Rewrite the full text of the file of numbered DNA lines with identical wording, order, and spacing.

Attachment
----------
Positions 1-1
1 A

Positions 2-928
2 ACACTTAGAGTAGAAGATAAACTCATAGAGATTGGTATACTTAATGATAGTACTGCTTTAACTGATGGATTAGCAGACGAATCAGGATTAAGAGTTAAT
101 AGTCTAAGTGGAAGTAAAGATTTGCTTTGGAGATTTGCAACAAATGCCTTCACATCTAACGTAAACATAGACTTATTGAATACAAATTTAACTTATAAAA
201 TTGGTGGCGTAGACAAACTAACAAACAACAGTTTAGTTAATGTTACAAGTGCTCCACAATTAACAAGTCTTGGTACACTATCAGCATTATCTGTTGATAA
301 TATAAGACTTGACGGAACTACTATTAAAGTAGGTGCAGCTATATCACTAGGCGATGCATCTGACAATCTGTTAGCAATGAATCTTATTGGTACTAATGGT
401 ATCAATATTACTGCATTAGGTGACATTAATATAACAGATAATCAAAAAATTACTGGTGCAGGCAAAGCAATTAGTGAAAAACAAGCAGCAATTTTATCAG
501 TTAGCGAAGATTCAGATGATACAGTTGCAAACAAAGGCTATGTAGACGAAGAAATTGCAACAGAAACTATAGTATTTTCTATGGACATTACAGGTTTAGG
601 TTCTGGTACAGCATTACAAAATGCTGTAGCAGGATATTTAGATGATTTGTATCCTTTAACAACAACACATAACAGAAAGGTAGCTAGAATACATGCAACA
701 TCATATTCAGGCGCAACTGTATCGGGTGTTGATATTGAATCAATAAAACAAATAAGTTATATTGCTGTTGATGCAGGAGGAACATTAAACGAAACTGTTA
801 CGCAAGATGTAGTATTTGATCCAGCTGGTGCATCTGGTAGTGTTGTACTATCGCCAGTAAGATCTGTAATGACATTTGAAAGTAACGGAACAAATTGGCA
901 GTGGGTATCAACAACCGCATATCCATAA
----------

Positions 1-1
1 A

Positions 2-928
2 ACACTTAGAGTAGAAGATAAACTCATAGAGATTGGTATACTTAATGATAGTACTGCTTTAACTGATGGATTAGCAGACGAATCAGGATTAAGAGTTAAT
101 AGTCTAAGTGGAAGTAAAGATTTGCTTTGGAGATTTGCAACAAATGCCTTCACATCTAACGTAAACATAGACTTATTGAATACAAATTTAACTTATAAAA
201 TTGGTGGCGTAGACAAACTAACAAACAACAGTTTAGTTAATGTTACAAGTGCTCCACAATTAACAAGTCTTGGTACACTATCAGCATTATCTGTTGATAA
301 TATAAGACTTGACGGAACTACTATTAAAGTAGGTGCAGCTATATCACTAGGCGATGCATCTGACAATCTGTTAGCAATGAATCTTATTGGTACTAATGGT
401 ATCAATATTACTGCATTAGGTGACATTAATATAACAGATAATCAAAAAATTACTGGTGCAGGCAAAGCAATTAGTGAAAAACAAGCAGCAATTTTATCAG
501 TTAGCGAAGATTCAGATGATACAGTTGCAAACAAAGGCTATGTAGACGAAGAAATTGCAACAGAAACTATAGTATTTTCTATGGACATTACAGGTTTAGG
601 TTCTGGTACAGCATTACAAAATGCTGTAGCAGGATATTTAGATGATTTGTATCCTTTAACAACAACACATAACAGAAAGGTAGCTAGAATACATGCAACA
701 TCATATTCAGGCGCAACTGTATCGGGTGTTGATATTGAATCAATAAAACAAATAAGTTATATTGCTGTTGATGCAGGAGGAACATTAAACGAAACTGTTA
801 CGCAAGATGTAGTATTTGATCCAGCTGGTGCATCTGGTAGTGTTGTACTATCGCCAGTAAGATCTGTAATGACATTTGAAAGTAACGGAACAAATTGGCA
901 GTGGGTATCAACAACCGCATATCCATAA